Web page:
Assessment also has a role to play in employee development in terms of aiding talent planning and building a pipeline of leaders. It’s not just about hiring the right staff in the first place, but also about ensuring that successful candidates become long-term employees. This is critical in an increasingly upwardly mobile workforce whereby retention is an issue and we see greater demand for clarity, particularly from a millennial generation, around their future career prospects.
How important is psychometric assessment when it comes to executive recruitment?
Plenty of companies use psychometric tests at all levels of recruitment however arguably it’s most critical at a leadership level where the stakes are higher. Against a backdrop of rapidly emerging technologies and AI, softer skills are expected to rise through the ranks to become some of the most sought after and powerful skills in a leader’s arsenal.
Personality testing can enable recruiters to assess unique human capabilities such as empathy, resilience and curiosity, as well as identify talent that is likely to fit well with an organisation’s culture and thrive in a particular context.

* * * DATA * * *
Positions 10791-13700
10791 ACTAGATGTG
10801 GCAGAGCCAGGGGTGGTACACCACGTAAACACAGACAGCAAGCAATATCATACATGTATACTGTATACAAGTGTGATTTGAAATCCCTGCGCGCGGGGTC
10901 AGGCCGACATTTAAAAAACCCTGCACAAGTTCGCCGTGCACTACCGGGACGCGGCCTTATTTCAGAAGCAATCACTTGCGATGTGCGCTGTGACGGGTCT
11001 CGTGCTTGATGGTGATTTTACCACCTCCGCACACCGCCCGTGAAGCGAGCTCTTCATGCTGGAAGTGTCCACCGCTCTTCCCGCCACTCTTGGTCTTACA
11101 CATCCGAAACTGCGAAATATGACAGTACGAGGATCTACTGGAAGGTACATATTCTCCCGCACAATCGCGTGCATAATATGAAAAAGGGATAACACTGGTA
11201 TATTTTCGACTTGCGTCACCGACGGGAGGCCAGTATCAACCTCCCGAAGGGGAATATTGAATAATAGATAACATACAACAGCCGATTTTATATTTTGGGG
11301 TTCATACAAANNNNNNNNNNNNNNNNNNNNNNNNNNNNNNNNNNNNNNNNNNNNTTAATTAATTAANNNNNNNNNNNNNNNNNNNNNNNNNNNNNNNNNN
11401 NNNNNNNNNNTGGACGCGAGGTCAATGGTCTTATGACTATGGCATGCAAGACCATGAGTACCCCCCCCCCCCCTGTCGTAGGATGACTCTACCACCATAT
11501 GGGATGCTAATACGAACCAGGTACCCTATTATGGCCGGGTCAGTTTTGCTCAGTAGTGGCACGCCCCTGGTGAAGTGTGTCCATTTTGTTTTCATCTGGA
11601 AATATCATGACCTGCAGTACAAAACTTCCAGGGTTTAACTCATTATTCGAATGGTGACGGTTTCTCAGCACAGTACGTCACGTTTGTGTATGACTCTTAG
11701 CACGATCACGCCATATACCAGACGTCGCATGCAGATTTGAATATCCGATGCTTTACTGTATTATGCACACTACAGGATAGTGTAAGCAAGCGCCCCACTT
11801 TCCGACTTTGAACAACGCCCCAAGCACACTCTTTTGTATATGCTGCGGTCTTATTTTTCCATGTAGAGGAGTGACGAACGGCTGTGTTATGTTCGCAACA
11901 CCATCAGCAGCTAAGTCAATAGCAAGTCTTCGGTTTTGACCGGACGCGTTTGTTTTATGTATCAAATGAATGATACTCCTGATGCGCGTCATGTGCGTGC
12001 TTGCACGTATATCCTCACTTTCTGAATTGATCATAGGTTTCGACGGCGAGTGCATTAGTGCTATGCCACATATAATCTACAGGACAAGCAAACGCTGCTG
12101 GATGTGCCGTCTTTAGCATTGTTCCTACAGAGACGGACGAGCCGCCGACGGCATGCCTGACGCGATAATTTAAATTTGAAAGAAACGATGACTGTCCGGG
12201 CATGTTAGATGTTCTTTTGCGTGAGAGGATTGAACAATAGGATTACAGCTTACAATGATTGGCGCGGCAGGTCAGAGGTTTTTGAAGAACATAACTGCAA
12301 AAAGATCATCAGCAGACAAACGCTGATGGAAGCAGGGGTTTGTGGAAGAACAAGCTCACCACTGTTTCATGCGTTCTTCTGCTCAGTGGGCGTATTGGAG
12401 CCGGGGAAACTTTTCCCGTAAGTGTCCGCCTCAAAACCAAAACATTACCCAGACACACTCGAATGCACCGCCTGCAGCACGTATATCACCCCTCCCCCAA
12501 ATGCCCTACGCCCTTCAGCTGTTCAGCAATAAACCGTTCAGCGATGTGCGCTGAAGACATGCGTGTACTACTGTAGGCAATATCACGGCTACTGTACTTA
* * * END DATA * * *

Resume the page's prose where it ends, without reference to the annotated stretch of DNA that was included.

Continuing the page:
Likewise psychometric assessment can also be used to identify gaps in an existing leadership team, highlighting areas for development whilst also informing the type of skills and qualities that might be required during any further recruitment activity.
What are the emerging trends in psychometric testing and workplace assessment?
I expect to see assessments increasingly being used to bridge the divide between recruitment and retention as well as an improved use of tools specifically designed to test resilience, adaptability, empathy and curiosity – the real “emotional intelligence” of leaders.
As mentioned, because of the advances in AI and robotics, businesses are looking for people with uniquely human skills. Successful leaders will be adaptable and responsive to a dynamic, technology-led and rapidly changing business environment. Agility is key, and businesses want employees who are able to adapt and move with the organisation as it changes. We’re seeing this reflected in the nature of assessments being employed across all sectors of business.